In the 3rd level footnotes to the Absolute Truth, 21st Edition, I found a reference where the unknown poet answers his own question with yet another:
"If you can’t trust yourself, how can you trust anyone?"

Tuesday, June 17, 2008

10. Bright City of Light Upon the Hill

[In "War is a Racket", General Smedley Butler in the opening lines states, "It is the only [racket] in which the profits are reckoned in dollars and the losses in lives." He then gives numerous examples of the carrion eaters who distill great fortunes from the bodies and maimed souls of the soldiers, the cannon fodder, the grunts.

The unknown poet echoes these sentiments in a slightly different way, progressing from the condition of troops returning home to those who "support" the troops with an easily purchased flag on their lapel to those who would use human sacrifice to build and maintain a "City of Light Upon the Hill". Note that he speaks of "a" not "the" City of Light -- William Blake used this device in "A Divine Image" poem to parallel "The Divine Image"]

When they get home, what kind of future will they face?

Will they ever heal and become whole again?

They almost all have scars in a hidden place,
which no one knows unless they themselves have been
where day is night and each night a dusty hell.

It's easy to talk about heroes and say,
"Support our troops!", with a flag on your lapel,
your chest wide with pride on Memorial Day...

It's easy to sing, "Gawd Bless Arrogance!".
It's easy to jive about national pride
and the excellence of Gawd's Providence long there's little chance that you will die!

"We will prove, no matter who we have to kill:
we're a "Bright City of Light Upon the Hill".
In our own culture, in fairy tales, one often meets the evil ogre, giant or troll who lives in a great house upon a hill -- the peasant's-eye-view, so to speak, of the mansion or castle of his feudal lord. Similarly, a "City of Light" can cast different shadows, depending if you are living on the hill or in the valley below.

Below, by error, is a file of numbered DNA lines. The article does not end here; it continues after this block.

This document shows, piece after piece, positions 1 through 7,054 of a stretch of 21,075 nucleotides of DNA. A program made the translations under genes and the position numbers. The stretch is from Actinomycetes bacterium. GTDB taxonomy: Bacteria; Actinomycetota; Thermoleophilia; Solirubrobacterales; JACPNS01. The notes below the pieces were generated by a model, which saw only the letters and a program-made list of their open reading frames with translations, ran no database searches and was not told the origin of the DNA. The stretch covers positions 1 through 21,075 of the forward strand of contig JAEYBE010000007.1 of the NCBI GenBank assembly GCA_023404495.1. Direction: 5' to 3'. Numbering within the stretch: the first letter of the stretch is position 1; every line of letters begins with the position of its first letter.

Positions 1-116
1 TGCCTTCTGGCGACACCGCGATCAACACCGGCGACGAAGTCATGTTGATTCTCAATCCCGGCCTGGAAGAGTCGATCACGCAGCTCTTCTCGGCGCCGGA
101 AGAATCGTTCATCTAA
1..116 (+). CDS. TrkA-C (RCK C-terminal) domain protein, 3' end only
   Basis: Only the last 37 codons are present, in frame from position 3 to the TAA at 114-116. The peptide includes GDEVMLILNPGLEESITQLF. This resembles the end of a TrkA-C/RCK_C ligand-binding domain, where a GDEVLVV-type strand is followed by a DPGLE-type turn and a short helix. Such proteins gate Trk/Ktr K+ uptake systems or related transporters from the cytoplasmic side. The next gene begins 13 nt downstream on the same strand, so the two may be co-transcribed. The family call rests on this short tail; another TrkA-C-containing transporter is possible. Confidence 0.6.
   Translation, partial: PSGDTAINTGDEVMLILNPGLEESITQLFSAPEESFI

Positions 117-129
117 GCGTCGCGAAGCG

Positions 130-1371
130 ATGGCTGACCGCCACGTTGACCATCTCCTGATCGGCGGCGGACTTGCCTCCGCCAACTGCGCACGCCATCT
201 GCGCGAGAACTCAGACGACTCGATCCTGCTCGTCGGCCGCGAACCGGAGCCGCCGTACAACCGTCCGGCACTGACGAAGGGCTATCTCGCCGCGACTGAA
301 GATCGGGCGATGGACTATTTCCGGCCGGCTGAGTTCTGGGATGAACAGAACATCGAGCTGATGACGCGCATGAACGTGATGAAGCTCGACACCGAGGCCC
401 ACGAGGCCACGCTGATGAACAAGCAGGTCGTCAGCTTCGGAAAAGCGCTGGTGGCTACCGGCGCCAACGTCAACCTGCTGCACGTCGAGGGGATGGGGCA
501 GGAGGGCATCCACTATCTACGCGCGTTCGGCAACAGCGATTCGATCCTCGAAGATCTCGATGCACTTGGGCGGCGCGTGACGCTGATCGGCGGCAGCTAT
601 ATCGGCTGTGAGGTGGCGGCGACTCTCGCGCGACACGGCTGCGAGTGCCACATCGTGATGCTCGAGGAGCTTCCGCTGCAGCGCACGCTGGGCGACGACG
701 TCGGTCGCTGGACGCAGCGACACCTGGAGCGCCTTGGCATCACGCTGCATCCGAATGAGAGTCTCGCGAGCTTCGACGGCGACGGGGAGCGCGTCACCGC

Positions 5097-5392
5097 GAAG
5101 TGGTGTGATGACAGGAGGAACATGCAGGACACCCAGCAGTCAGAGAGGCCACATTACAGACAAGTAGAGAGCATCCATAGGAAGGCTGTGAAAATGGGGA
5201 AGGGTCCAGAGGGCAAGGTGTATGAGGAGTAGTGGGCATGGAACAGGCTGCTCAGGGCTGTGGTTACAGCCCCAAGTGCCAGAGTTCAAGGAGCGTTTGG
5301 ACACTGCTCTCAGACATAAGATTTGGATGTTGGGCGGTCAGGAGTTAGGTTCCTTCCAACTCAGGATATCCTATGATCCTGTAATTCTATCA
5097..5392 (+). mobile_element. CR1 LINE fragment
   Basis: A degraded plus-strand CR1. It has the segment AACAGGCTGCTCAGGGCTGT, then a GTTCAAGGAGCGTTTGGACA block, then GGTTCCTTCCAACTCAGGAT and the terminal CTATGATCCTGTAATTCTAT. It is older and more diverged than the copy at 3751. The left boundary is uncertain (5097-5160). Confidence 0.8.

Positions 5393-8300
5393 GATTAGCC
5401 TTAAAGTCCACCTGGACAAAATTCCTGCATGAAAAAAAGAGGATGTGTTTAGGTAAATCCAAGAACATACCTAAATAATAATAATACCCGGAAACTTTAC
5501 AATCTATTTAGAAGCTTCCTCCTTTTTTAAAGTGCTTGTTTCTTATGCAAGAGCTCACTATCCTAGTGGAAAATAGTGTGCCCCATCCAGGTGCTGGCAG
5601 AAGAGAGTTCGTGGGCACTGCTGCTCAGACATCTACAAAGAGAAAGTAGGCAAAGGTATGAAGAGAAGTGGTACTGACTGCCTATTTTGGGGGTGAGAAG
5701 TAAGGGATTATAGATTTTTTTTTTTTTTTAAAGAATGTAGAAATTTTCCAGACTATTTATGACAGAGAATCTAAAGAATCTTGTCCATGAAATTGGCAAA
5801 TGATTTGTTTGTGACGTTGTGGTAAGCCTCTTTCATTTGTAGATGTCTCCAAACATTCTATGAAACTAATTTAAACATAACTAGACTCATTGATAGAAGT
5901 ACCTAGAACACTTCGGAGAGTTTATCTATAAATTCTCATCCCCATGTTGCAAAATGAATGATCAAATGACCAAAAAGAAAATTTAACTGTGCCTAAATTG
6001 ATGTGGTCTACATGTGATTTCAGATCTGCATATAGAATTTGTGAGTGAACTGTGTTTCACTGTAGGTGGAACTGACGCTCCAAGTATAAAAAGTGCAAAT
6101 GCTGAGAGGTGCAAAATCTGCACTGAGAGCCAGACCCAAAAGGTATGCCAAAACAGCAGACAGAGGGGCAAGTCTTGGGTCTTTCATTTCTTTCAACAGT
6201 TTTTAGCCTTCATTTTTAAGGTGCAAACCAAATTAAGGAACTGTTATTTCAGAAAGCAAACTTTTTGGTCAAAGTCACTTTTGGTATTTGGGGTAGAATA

We will see this how this new theme develops in the next poem in a couple of days...

Sunday, June 15, 2008

9. What Kind of Future Will We Face?

[Here, in the 9th installment of the "Our Common Insanity" corona, the unknown poet of the Third Galaxy presents us with what would seem to be snippets of speech flashing by -- and yet, if you look closely, you will he is using great skill in keeping them with the meter and rhyming pattern.

In the penultimate line, readers are made sure of what they have already suspected, that the poem, with a few snapshots, is about the horrors and atrocities inflicted upon Wudda-Wreck by the Arrogant invasion.

The poem then ends with the question: What will happen when these people wounded in body, mind and soul return home?]

"We're counting to three and then you better run!
One...two -- bwah-hah! Take that you silly little shit!"

"What's that? He wasn't a bad guy -- just someone
in the wrong place at the wrong time? Here, quick,
put a shovel in his hand and let's get out of here,
that'll make it look like he was plantin' a roadside bomb..."

"Let's get back to the Dream Zone and grab a can of beer..."

"I'm sick of this place -- why the fug did we ever come..?"

"We wasted some sand niggas today, what the fug does it matter..?"

"I'm starting to see rag-heads in my dreams..."

"My buddy, his guts were all bloody and splattered..."

"If I don't get outta here soon, I'm gonna scream..."

"Wudda-wreck we have made of this place,
when we get home, I wonder, what kind of future we'll face?"

Friday, June 13, 2008

8. We're Counting to Three...

We continue with number 8 in the a series of 14 short poems which the unknown poet of the Third Galaxy called a "corona" or "crown" -- he produced several of these poem cycles and this one has the title, "Our Common Insanity".

Knowing his views on what passed for religion in the Third Galaxy, one might think that the title was a parody on a phrase supposedly coined by Elmer Eggplant, the philosopher and part time theologian, "our common humanity". Although this very well may be the case and it is tempting to think so, the most I can say is that many researchers of the Absolute Truth share this opinion but no one has yet been able to prove it.

But, back to today's verse -- it pretty much speaks for itself, that is if you have read at least the forgoing poem. However, I would like to point out that in the middle the voice of the poem changes to that of the author, which he indicates with the use of bold italics enclosed in hard parenthesis